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The Race To Develop VoIP Monitoring Technology Is On

Voice over IP, a concept that gained traction in the consumer market with the inception of Skype, has been somewhat of a headache for governments around the globe. This is because monitoring VoIP and listening in phone calls made through VoIP is quite hard. However, technology companies are now vying to propose new solutions to this problem.


Skype

VoIP essentially turns analog data into digital data, sends it over the internet and then converts it back to analog data at the other end. This peer-to-peer communication is fairly complex which makes it hard for security agencies to intercept or monitor them. Such limitations have been worrying the governments around the globe.

Naturally, governments want to monitor online chats and phone calls to ensure that they are able to keep tabs on dissidents, human rights activists and similar other personnel. I say so, because in the past, governments have consistently used online monitoring and interception tool to target such persons.

Much to the delight of the governments and security agencies, a technology company called VOIP-Pal is now gearing up to develop some kind of a ‘legal intercept’ technology which “would allow government agencies to ‘silently record’ VoIP communications.” The company has already acquired a number of patents to that end.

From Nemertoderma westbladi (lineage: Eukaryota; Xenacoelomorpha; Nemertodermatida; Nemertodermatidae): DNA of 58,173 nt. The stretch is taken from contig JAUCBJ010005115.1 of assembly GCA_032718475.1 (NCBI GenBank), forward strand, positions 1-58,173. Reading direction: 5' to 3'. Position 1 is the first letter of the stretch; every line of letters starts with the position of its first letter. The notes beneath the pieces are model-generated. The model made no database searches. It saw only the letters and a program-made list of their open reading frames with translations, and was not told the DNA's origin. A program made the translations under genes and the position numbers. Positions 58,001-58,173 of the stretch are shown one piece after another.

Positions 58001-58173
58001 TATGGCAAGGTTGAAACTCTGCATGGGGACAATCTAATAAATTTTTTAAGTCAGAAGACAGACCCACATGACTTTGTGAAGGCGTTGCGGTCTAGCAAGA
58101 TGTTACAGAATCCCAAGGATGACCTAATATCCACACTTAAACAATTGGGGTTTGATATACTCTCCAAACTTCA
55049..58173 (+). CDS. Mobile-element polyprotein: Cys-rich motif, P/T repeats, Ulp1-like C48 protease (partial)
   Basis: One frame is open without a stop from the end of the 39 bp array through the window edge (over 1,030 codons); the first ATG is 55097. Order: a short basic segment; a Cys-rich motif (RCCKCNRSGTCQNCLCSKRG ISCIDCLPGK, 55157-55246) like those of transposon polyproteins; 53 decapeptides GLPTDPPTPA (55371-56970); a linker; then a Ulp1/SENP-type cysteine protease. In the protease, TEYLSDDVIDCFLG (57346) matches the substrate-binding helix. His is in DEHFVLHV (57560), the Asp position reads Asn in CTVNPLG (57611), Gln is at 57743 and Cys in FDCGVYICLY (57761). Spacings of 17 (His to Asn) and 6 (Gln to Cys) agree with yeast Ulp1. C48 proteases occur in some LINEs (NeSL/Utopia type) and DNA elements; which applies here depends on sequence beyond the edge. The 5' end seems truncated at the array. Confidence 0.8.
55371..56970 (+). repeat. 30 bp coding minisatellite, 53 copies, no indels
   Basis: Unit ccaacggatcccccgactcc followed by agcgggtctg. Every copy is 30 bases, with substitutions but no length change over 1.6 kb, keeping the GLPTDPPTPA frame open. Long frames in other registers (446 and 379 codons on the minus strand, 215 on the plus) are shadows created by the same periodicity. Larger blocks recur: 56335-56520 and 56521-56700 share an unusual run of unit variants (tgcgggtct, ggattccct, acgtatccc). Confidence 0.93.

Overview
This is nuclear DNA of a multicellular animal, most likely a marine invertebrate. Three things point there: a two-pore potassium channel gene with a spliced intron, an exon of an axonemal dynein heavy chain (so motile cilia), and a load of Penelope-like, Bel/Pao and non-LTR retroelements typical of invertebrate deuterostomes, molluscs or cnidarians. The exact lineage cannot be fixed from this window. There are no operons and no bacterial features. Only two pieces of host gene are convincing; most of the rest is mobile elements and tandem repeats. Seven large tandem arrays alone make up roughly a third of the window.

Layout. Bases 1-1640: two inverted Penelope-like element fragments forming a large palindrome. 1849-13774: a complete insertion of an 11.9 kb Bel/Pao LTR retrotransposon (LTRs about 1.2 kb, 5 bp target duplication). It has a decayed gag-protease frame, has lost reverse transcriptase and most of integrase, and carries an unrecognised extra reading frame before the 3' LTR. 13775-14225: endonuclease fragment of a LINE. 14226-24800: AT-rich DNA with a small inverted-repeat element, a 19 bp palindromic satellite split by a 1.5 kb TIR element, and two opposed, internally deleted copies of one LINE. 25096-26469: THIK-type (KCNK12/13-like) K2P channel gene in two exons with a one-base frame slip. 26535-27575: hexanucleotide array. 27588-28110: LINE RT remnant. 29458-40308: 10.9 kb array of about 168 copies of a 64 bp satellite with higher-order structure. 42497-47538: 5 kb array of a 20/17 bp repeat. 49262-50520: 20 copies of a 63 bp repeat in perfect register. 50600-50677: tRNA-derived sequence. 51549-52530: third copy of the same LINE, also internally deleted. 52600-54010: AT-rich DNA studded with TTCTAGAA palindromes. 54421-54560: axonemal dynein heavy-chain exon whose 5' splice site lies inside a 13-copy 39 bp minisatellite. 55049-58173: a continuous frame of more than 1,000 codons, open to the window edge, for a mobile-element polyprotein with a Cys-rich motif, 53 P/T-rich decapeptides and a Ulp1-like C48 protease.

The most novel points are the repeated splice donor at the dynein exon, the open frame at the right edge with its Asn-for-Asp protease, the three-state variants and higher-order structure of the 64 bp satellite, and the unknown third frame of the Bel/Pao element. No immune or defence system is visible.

With this technology, an eavesdropping agency can discern the username and subscriber data of a user and then intercept the calls made and the data shared by that account. Interestingly, Microsoft also owns a similar patent which speaks of a ‘legal intercept’ technology. And given the fact that Microsoft also owns Skype, the possibility that it may be offering government a way to snoop in on Skype calls is disconcerting, to say the least.

The silver lining is that by making use of false subscriber data and masked IP addresses, such monitoring could be possible. Also, given the track record of the open-source community, we can rest assured that once such an interception technology is known, a number of ways would be devised to successfully circumvent it.

Courtesy: Slate

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